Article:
Why would the British unleash this horde of cyber troopers on some random Tuesday afternoon, effectively giving us a dry run of the next referendum campaign? The answer is that this was no ordinary Tuesday, this was a day the shadier elements of the British establishment were on the move, and – by the looks of things – they were moving in plain sight.

As a consequence of the ongoing standoff between the Scottish and British governments over the repatriation of EU powers the First Minister had announced her plan to put an alternative repeal bill before Holyrood, the success of which depended on the decision of the Presiding Officer Ken Macintosh. In Cardiff the Welsh Assembly had no problem introducing the same bill into its chamber, but Macintosh decided that to do the same in Scotland – to protect Scotland and defend the democratic will of the Scottish people – would be beyond the competence of our devolved parliament. Readers will remember of course how the delivery of “the Vow (ahem)” made Holyrood “one of the most powerful devolved parliaments in the world.”

So why did we not have even the same power yesterday as the Welsh Assembly? Mark Hirst at Radio Sputnik pointed at Paul Grice, saying that his “fingerprints [were] all over it.” Sir Paul Grice KBErecently knighted in the 2016 New Year Honours for his “services to the Scottish parliament” – is the senior civil servant who babysits the Presiding Officer. As Clerk and Chief Executive of the Scottish Parliament he is responsible for delivering all services to the Parliament and its Members. He is the Parliament’s “principal adviser on procedural and constitutional matters.”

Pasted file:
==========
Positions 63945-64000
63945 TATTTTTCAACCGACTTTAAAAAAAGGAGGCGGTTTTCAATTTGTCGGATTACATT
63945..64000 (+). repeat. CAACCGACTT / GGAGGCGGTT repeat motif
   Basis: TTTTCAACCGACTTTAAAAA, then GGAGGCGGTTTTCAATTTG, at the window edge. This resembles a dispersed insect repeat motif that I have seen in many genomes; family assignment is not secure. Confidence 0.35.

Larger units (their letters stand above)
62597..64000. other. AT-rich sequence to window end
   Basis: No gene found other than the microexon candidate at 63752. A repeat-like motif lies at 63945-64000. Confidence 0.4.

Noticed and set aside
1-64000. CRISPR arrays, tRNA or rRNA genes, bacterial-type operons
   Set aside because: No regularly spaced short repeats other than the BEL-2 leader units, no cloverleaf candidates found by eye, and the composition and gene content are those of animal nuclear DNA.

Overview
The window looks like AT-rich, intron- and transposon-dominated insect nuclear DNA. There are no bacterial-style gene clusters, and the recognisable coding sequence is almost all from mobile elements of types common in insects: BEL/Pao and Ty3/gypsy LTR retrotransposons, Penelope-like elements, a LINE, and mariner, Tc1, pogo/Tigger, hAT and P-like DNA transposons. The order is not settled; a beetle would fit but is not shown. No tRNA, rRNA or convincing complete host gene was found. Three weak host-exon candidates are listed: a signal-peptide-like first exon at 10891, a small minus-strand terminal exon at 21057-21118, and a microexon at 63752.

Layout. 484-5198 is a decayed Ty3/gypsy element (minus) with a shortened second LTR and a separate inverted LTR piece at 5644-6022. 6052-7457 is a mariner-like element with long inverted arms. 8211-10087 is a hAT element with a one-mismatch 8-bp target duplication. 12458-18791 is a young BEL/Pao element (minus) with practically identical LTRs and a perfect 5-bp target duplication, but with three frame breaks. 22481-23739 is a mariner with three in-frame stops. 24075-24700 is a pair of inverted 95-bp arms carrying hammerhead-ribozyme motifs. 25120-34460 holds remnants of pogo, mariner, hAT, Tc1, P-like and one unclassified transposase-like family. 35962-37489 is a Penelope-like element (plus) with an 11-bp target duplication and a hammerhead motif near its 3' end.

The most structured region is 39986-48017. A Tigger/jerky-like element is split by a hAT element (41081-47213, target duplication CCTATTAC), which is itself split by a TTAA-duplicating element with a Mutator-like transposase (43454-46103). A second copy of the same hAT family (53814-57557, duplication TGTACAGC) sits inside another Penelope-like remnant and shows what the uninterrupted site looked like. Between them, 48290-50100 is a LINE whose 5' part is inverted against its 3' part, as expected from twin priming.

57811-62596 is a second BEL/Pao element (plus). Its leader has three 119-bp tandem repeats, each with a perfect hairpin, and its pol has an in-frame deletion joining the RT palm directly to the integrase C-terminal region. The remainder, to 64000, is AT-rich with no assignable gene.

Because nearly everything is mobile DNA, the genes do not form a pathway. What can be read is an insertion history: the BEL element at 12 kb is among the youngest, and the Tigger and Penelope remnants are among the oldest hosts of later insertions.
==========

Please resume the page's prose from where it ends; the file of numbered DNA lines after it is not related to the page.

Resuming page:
In short, Hirst was suggesting – and he’s not wrong – that Sir Paul Grice is Westminster’s gatekeeper in the Scottish parliament. He is the one tasked with ensuring that procedural rules are interpreted in such a way so as to benefit the interests of the British government in our parliament. Considering that no one in Scotland elected him to wield so much power, and considering his rank in the British establishment, we can be sure Mark Hirst was right on the button when he implied this was the game being played right under our noses.

It seems to me that each of these threads leads to the British government’s presently operative grand strategy; the same strategy we have seen in operation since the power grab fiasco began – playing Scotland for time. David Mundell knows that the clock is ticking on the next independence referendum, and that that timescale matches perfectly what Peter Bell has been saying for nearly the past three years – September 2018 at the latest.

Putting the kybosh on Scotland’s alternative Brexit repeal bill forces the Scottish government into a bull-run scenario wherein every action it now takes is dancing to the British government’s tune and to its timescale. Every moment now spent in Scotland challenging this at law is precious time and resources diverted from the push for a pre-Brexit referendum. This is why Mundell has opened the can of independence referendum worms. He is sending up the signal that – insofar as Scotland’s unionists are concerned – the push back is on. All of this was of course deliberately obfuscated on social media with the attempt to unleash a trolling chaos. This was the starting gun, and, while many of us may have missed it, it was fired none the less. Right now the ball is back in the First Minister’s court. The suspension on the next referendum must now be rescinded.

* Amended from 23 September to 20 September – See comments for details.

You can follow Jason Michael at his twitter page @Jeggit or at his webpage The Random Public Journal
Jason Michael is a  Scottish journalist and blogger based in Dublin. Writing on politics and society. Columnist for iScot Magazine and author of the Random Public Journal.